From what I have seen, there are two kinds of runners out there: those who run fast and those who run far.
There is also supposedly a mythical creature out there who can run both fast and far…but that’s just a rumor. I am not, nor will I ever be, a runner who runs fast. I will never run a 5-minute mile, or a 6- minute mile for that matter, and most days even a seven-minute mile seems a bit out of reach.
I am the type of runner that runs far, so the California International Marathon is perfect for me.
On December 2, I will line up with 9,000 brand new friends to run, jog, walk or hobble 26.2 miles from Folsom to downtown and gain bragging rights, at least until the race rolls around again next year.
CIM is ideal because it is close to home, rolls gradually downhill, and includes seventeen conveniently located water stations, which means no thirsty miles. It is considered one of the fastest marathons in the U.S. and an ideal Boston Marathon qualifier. Other benefits of running CIM include carbo-loading on leftover pumpkin pie before the race, a finish line on the grid where your friends can cheer you on, and of course, the cool t-shirt and finisher’s medal.
No quite ready to run this year’s CIM?
If you want to get a jump start on preparing for next year’s run, or any other race for that matter, there are tons of awesome running groups on the grid to help you find running friends that will keep you going. Here are a few of my favorites.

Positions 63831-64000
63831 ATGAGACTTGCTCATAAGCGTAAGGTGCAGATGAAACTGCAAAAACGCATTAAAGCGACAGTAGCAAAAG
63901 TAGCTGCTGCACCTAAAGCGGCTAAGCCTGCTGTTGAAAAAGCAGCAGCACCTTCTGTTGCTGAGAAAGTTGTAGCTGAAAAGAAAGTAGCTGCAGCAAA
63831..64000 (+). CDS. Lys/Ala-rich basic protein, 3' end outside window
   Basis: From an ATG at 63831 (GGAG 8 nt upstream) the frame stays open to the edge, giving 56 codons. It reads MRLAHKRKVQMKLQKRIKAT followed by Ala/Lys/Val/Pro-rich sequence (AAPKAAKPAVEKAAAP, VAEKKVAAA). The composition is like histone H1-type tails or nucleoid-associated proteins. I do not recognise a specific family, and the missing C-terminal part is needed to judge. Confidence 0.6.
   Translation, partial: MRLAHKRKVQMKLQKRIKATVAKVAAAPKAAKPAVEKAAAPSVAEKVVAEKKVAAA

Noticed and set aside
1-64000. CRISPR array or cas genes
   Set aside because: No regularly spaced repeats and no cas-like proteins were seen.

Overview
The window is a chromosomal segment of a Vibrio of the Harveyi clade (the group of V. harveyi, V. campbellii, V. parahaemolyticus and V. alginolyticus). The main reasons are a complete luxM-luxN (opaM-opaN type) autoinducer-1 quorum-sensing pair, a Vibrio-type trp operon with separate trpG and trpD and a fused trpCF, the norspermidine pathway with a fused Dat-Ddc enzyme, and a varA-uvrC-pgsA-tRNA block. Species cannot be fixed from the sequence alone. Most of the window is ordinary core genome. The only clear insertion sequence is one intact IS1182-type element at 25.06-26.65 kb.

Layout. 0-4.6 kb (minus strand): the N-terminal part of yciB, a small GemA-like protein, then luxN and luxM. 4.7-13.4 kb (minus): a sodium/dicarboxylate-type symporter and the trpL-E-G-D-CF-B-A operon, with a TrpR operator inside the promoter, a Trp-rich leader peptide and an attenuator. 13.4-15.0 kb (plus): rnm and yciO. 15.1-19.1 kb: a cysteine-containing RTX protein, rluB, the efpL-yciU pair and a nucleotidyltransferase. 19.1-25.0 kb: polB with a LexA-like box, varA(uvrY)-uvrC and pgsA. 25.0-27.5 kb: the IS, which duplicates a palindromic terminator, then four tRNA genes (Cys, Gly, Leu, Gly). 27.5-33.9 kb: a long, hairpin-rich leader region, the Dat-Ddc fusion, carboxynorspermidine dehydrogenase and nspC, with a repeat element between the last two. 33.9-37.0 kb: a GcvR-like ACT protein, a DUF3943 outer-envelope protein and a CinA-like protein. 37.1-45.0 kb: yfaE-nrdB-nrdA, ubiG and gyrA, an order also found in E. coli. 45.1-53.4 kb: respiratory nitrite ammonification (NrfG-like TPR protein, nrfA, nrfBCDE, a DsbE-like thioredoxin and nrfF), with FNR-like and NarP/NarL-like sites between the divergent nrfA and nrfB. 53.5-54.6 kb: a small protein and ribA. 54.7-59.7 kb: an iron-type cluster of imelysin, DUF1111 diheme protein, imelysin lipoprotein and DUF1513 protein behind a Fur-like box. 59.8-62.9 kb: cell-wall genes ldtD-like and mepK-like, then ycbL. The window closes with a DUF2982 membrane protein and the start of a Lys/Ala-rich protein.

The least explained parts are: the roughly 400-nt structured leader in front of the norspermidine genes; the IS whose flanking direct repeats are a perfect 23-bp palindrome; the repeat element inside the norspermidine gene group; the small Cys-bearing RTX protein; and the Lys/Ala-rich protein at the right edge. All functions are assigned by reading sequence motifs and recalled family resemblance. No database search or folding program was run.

- Fleet Feet Tuesday Fun Runs: At 6:00pm on Tuesday night, anywhere from 15 to fifty-something runners gather in front of the Fleet Feet store (23 and J Streets) to do a 3-mile loop around either McKinley Park or the Capitol (depending on the night). Paces vary widely from crazy sprinters to people walking the entire way. Some weeks, the runs are sponsored by shoe or clothing companies, with free raffles (new shoes anyone?) and gear demos.
- Lululemon Run Club: This largely female running group meets at the Lululemon show room at 6:00pm on Thursday nights. Runs range from three to six miles at a range of paces from nine minute miles to 12 minute miles. The group picks local races to train for together. They recently got really cute “Run Lulu Run” shirts made for Run to Feed the Hungry.
- Sacramento Hash House Harriers: So I have never run with this group, but I have met a few of the members, and it sounds like a lot of fun. Based on an old British drinking game, the group meets at a bar, has a few drinks, and one member, the harrier, leaves the bar and goes for a run, leaving a trail in flour along the route marking the way. The harrier can run for as far as he or she wants and stop off at as many bars as he or she wants. The rest of the group follows behind, trying to catch up to the harrier, and having drinks along the way. The group is social and non-competitive. Runs are typically on Saturdays or Sundays.